An effective attack on software piracy could increase the number of jobs available in the UK business software market by around 31,000 over the next four years.
A report from the Business Software Alliance (BSA) claims a small reduction in software piracy could benefit vendors and the UK economy as a whole. By forcing piracy levels down, software vendors would be able to increase sales and would have to hire more staff to cope.
Reducing piracy of packaged software from its current level of 43 per cent for PC business software, to figure closer to US levels of 27 per cent, would lead to an increase in software sales of around #1.9 billion.
The whole UK economy would benefit from a clampdown as the government would receive around #650 million in tax revenues as the legitimate software industry rushes to fill the gap left by pirated products.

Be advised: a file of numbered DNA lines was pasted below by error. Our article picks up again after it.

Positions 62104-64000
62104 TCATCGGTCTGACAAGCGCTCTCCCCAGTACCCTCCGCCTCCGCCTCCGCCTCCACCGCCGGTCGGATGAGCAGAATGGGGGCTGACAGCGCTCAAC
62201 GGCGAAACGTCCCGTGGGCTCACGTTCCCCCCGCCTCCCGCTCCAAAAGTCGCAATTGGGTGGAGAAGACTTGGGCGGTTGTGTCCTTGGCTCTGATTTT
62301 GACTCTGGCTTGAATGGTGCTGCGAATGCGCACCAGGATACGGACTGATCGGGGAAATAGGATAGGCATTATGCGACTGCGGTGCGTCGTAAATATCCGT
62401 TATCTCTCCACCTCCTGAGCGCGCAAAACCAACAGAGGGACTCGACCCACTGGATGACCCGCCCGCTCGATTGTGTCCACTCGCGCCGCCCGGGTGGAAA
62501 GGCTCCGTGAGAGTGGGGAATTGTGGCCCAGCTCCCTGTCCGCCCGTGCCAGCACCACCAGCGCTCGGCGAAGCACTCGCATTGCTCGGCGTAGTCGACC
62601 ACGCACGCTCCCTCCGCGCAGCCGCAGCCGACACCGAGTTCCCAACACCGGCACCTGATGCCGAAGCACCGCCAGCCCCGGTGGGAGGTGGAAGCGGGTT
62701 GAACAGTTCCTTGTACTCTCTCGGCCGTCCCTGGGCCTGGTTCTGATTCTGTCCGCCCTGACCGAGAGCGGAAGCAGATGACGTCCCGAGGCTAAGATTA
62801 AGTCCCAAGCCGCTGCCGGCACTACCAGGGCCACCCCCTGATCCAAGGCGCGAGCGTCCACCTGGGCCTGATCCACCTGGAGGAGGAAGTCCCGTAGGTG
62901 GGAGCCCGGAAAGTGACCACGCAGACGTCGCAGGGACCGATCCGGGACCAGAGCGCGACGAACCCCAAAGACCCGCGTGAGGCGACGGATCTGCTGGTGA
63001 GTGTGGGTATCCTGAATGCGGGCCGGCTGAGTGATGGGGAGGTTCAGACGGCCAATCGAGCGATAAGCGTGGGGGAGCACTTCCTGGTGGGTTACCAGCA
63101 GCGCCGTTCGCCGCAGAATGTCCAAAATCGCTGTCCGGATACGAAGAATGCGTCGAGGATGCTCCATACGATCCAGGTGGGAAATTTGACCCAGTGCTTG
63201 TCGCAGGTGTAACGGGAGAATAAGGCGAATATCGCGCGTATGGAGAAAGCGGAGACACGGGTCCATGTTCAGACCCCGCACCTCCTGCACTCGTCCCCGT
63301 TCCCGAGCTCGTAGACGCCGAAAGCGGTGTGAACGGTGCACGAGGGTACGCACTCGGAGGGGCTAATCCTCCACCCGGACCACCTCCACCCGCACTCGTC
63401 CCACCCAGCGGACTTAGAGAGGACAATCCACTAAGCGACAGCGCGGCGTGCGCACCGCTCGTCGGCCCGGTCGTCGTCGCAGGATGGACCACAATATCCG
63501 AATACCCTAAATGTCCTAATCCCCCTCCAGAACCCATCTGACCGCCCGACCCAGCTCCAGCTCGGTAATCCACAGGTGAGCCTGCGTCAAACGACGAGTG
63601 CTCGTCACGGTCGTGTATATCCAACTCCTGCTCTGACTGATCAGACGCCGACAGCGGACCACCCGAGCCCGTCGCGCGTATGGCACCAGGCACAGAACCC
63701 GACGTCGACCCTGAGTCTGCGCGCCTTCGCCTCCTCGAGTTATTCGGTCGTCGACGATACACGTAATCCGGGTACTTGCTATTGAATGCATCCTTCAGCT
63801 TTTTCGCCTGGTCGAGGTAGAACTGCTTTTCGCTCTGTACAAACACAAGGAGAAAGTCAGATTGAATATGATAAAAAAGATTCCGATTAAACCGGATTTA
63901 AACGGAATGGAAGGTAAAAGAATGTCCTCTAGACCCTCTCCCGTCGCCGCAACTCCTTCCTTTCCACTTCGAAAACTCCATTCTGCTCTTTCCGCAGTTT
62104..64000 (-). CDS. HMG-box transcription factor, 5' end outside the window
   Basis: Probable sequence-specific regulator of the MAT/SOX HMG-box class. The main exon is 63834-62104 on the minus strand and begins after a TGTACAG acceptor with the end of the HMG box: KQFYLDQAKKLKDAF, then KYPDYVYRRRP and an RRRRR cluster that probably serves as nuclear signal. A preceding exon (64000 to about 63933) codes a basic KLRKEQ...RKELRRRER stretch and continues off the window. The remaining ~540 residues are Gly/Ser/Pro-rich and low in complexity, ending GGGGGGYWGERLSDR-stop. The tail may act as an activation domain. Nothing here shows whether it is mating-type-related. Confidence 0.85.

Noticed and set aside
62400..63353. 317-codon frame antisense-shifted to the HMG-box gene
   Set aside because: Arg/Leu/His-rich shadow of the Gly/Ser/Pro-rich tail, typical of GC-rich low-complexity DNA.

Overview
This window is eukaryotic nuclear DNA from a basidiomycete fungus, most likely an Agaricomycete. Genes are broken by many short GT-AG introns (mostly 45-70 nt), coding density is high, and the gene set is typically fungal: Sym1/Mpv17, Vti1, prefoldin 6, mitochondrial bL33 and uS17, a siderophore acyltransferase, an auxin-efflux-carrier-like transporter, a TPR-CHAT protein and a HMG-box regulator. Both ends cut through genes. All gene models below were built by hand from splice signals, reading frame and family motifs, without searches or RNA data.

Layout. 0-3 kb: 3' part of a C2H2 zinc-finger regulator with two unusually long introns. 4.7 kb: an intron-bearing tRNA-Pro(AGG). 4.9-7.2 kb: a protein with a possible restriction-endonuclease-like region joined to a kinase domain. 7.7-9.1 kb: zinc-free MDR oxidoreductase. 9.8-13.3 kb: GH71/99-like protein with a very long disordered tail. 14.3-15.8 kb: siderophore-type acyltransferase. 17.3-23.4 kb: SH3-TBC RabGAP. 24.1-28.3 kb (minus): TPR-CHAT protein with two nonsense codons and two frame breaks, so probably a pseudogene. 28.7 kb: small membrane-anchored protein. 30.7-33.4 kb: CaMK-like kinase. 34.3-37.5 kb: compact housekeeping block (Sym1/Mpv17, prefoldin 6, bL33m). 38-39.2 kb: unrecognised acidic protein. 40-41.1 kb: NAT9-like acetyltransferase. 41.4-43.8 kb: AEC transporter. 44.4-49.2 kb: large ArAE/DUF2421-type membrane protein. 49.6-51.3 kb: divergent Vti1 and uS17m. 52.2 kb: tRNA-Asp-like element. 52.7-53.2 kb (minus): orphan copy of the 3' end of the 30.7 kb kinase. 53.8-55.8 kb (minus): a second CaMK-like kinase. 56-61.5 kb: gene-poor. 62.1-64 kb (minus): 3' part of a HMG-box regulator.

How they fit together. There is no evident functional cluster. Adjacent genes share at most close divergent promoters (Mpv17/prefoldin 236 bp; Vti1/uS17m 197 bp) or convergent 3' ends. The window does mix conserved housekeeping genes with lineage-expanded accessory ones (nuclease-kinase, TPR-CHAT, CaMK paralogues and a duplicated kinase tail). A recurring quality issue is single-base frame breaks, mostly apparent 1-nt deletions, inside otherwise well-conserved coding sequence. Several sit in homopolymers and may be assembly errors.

The BSA predicts that, over the next four years, the UK software industry will have provided 110,975 jobs, created #10.46 billion in sales and contributed about #2 billion in tax revenue to the economy.
The BSA has a vested interest in reducing piracy levels as its members include most of the major software vendors including Microsoft, Lotus and Adobe.
?Available evidence suggests that much illegal copying takes place within business users? organisations, either deliberately or through ignorance of copyright laws or licensing terms,? the report claims.
The BSA cites Italy as an example of successful legislation having a real effect on piracy. ?The Italian government strengthened its copyright law in December 1992 by implementing the EC Computer Programs Directive. In just one year, these legal and enforcement efforts produced a fourfold growth in the legal software market, and reduced the estimated rate of piracy in Italy from 85 per cent to 50 per cent.?
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